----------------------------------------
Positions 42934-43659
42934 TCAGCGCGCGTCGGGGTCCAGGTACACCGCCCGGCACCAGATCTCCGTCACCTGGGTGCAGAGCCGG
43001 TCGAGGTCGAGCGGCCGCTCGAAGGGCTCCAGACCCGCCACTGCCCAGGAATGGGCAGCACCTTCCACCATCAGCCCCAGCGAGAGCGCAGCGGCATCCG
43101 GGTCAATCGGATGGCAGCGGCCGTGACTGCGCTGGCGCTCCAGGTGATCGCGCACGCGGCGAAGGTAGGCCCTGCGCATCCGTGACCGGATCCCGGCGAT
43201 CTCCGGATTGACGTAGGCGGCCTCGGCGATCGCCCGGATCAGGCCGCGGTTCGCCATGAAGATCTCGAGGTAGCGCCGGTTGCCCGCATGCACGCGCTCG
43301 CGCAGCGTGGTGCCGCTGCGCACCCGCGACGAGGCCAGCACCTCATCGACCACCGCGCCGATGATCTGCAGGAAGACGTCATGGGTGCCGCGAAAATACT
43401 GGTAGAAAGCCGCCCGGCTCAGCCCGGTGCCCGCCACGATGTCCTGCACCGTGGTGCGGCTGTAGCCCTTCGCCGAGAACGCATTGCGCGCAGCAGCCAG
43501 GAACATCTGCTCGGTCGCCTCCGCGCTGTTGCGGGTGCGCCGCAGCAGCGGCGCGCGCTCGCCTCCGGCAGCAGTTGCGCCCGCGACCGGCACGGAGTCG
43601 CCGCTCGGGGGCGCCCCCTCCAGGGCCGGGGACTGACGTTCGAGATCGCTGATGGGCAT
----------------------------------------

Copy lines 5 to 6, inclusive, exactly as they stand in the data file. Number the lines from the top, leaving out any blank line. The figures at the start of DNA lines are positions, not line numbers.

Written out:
43201 CTCCGGATTGACGTAGGCGGCCTCGGCGATCGCCCGGATCAGGCCGCGGTTCGCCATGAAGATCTCGAGGTAGCGCCGGTTGCCCGCATGCACGCGCTCG
43301 CGCAGCGTGGTGCCGCTGCGCACCCGCGACGAGGCCAGCACCTCATCGACCACCGCGCCGATGATCTGCAGGAAGACGTCATGGGTGCCGCGAAAATACT